Second shift at GM Lordstown plant ends today

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By Jordyn Grzelewski


David Green

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As the second shift at the General Motors Lordstown Assembly plant ends today, inevitably raising questions about the future of the plant, United Auto Workers Local 1112 President Dave Green’s mantra to himself and his members is, “One day at a time.”

As the second shift at the General Motors Lordstown Assembly Complex ends today, inevitably raising questions about the future of the plant, United Auto Workers Local 1112 President Dave Green’s mantra to himself and his members is, “One day at a time.”

“It’s scary times right now, but we’ve been here before and got through it,” he said.

The plant lost its third shift last year. On Monday, the plant will begin operating on one shift, which no doubt will be difficult for the remaining workers.

“It’s going to be sad, because there are a lot of people you’d see at work every day who just aren’t going to be there. Going through that is not going to be a great situation for our members,” Green said. “It’s like your family and friends that got laid off.”

An exact number was not immediately available, but about 1,200 GM Lordstown workers are expected to be impacted by the layoffs. Earlier this month, nearly 600 workers accepted early retirement or a buyout.

The cutbacks at the GM plant impacts its local suppliers, as well. Jamestown Industries in Austintown produces the Cruze’s bumpers. Magna-Lordstown Seating Systems in Lordstown makes seats. Source Providers in Austintown does warehousing and logistics for the plant. Twenty-five layoffs are expected at Jamestown, and 86 at Magna, Green said. In a notice to the state, Lordstown Seating estimated 83 jobs would be affected. An estimated 150 Source Providers jobs will be impacted.

The cutbacks are due to lagging sales of the Lordstown-built Chevrolet Cruze.

“This is something that had to be done to align our production with demand,” said Tom Mock, communications manager for GM Lordstown and Parma Metal Center. “We continue to build a great car at Lordstown. We’re working hard to solidify additional business opportunities for the complex.”


In 2010, the Lordstown plant began building the first-generation Chevy Cruze, which sold well when it hit the market.

But, as Green noted, “Times have changed. ... It’s amazing what just a few years can do to ... [a] very fluctuating type of market.”

The Vindicator reported in April that the Cruze sedan had posted 11 consecutive months of declining sales. April marked the last month GM reported monthly sales before switching to quarterly reports.

The Cruze’s sales slump is at least in part due to an industry-wide trend. Auto-industry analysts have long noted that shifting consumer preferences have played a role in declining sales for compact and midsize cars.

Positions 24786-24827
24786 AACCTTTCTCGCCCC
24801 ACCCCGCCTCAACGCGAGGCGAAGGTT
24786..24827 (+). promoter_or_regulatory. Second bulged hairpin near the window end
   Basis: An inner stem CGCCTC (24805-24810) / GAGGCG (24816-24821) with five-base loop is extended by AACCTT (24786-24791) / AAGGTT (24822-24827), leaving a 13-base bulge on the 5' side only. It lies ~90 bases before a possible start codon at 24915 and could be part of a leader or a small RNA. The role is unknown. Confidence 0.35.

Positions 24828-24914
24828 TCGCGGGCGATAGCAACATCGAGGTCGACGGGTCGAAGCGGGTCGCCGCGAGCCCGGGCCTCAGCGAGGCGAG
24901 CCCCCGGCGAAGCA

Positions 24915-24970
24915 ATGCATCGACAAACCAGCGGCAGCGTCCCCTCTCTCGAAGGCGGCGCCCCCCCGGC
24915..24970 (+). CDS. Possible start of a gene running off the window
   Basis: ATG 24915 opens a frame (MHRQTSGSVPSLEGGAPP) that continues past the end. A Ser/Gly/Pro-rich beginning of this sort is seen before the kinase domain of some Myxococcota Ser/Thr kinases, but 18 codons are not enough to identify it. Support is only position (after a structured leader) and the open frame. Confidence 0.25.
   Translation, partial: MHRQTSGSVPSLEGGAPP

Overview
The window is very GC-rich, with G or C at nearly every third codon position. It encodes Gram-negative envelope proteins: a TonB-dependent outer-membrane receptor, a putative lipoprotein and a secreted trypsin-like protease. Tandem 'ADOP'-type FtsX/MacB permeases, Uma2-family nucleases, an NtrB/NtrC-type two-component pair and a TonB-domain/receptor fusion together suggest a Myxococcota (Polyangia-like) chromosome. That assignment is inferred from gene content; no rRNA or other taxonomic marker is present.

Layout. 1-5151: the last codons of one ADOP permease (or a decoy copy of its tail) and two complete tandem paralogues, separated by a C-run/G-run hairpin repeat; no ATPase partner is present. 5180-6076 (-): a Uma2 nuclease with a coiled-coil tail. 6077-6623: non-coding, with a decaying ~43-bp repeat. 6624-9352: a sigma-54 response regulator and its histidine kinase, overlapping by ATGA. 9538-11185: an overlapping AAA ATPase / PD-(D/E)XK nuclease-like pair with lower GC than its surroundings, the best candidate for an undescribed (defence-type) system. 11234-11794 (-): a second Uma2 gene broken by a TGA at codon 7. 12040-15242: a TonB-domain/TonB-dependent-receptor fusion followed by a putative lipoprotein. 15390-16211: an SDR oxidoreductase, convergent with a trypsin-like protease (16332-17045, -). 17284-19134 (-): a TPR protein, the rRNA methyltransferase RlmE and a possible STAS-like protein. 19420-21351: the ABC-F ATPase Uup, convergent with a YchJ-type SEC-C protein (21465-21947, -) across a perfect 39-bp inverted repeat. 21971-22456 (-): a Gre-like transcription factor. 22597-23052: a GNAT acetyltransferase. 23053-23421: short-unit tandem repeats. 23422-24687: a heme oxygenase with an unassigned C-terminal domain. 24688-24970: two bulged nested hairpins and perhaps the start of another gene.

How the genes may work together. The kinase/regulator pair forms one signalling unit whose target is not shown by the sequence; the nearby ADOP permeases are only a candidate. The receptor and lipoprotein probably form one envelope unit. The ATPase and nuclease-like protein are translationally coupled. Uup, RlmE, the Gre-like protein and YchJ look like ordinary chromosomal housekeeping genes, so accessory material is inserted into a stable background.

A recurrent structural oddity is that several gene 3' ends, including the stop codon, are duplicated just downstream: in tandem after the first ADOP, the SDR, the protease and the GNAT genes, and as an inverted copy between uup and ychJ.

“People aren’t buying the product right now like they were a couple years ago,” Green said. “As more people move toward crossovers and SUVs, trucks, things of that nature, there’s just less people buying our product. As long as consumer demand wanes, our workforce is going to suffer.”


That is why securing another product for Lordstown workers to build will be crucial for ensuring the future viability of the plant.

Green is hopeful about doing that. He has spoken with UAW officials at the international and regional levels about what can be done to secure a new product for Lordstown. That process likely will play out during contract negotiations between GM and UAW next year.

“The message that I’ve received from the international union is that they are going to work to make sure we are viable in the future,” he said. “I expect the 2019 contract to be a pivotal point for us, that in those negotiations next year Lordstown is going to be at the big table.”

In the shorter term, Green believes the plant will be making the Cruze for the next few years to come. In August, the plant will begin making the 2019 Cruze.

“I think the 2019 Cruze is going to do well,” he said. “It’s a little different design and they have some different option packages which may make it more reasonable for consumers to get into.”

Down the road, he would like to see the plant get more than one product.

“We’ve got the space, so I’d love to see them fill it up and get as many products into the plant as we can,” he said. “The more versatile we can be with product allocation, as consumer demand shifts, if we have something like a small crossover, that would give us the opportunity to build and just switch units from one product to the other.”

Whether that will happen remains to be seen. In the meantime, Green said he will do his part to advocate for the plant, and hopes the community will show support, as well.

“We’re doing all these things that the company says they need to become profitable,” he said, noting concessions the union has made, such as the two locals merging earlier this year.

“Where’s the carrot? We want the carrot. We can only chase it so long.”

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